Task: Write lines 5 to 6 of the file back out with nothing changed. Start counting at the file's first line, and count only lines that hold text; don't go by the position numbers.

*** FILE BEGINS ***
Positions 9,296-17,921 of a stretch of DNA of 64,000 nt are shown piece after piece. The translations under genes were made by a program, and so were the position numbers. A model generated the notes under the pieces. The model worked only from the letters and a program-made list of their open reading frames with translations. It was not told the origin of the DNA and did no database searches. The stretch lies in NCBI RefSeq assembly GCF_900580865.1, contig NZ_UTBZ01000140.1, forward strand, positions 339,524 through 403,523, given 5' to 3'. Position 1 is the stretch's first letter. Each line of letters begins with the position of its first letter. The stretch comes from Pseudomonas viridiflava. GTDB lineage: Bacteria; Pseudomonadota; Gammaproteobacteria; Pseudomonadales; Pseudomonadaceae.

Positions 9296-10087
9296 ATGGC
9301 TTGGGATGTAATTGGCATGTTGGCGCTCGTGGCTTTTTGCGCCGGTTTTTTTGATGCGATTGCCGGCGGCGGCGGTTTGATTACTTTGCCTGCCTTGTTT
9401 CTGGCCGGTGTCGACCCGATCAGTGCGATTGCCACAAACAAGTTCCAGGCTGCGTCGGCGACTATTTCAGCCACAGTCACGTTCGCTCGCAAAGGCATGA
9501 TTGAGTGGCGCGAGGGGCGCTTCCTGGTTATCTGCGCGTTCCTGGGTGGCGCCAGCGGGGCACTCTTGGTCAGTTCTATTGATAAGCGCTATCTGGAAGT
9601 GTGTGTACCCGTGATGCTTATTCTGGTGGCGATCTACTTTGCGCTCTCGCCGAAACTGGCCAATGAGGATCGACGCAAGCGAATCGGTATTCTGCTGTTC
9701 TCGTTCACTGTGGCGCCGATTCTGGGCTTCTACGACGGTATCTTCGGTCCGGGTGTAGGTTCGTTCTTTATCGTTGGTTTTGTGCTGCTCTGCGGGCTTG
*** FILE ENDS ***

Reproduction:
9401 CTGGCCGGTGTCGACCCGATCAGTGCGATTGCCACAAACAAGTTCCAGGCTGCGTCGGCGACTATTTCAGCCACAGTCACGTTCGCTCGCAAAGGCATGA
9501 TTGAGTGGCGCGAGGGGCGCTTCCTGGTTATCTGCGCGTTCCTGGGTGGCGCCAGCGGGGCACTCTTGGTCAGTTCTATTGATAAGCGCTATCTGGAAGT